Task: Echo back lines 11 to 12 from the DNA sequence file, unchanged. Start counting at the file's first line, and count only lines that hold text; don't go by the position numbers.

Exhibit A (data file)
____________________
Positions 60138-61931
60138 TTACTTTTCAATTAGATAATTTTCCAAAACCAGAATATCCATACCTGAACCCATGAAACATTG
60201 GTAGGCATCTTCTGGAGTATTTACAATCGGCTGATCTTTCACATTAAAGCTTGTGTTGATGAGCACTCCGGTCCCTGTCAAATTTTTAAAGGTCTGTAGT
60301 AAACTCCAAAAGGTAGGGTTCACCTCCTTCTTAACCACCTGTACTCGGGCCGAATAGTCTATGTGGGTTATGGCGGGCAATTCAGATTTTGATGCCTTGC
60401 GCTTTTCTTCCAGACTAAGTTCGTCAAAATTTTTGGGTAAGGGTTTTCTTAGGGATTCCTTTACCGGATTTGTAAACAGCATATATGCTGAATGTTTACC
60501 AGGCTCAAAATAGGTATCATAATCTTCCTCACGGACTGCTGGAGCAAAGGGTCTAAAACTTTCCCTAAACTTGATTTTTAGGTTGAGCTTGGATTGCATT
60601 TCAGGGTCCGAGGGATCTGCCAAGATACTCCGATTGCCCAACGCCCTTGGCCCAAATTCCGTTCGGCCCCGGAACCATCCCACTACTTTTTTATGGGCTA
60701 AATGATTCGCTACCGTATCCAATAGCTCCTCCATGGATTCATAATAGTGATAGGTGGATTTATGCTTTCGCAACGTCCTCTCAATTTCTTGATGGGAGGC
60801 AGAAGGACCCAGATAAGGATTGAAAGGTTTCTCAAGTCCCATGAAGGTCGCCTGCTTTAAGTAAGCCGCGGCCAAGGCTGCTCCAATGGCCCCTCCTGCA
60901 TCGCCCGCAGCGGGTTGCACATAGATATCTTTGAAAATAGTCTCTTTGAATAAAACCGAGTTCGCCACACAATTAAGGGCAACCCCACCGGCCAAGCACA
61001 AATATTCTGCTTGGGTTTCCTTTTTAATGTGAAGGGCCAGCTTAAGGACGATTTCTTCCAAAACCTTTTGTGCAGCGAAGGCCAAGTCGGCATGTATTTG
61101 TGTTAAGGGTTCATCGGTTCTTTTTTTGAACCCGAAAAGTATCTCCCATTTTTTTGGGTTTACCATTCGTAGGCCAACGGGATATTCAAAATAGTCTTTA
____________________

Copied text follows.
61001 AATATTCTGCTTGGGTTTCCTTTTTAATGTGAAGGGCCAGCTTAAGGACGATTTCTTCCAAAACCTTTTGTGCAGCGAAGGCCAAGTCGGCATGTATTTG
61101 TGTTAAGGGTTCATCGGTTCTTTTTTTGAACCCGAAAAGTATCTCCCATTTTTTTGGGTTTACCATTCGTAGGCCAACGGGATATTCAAAATAGTCTTTA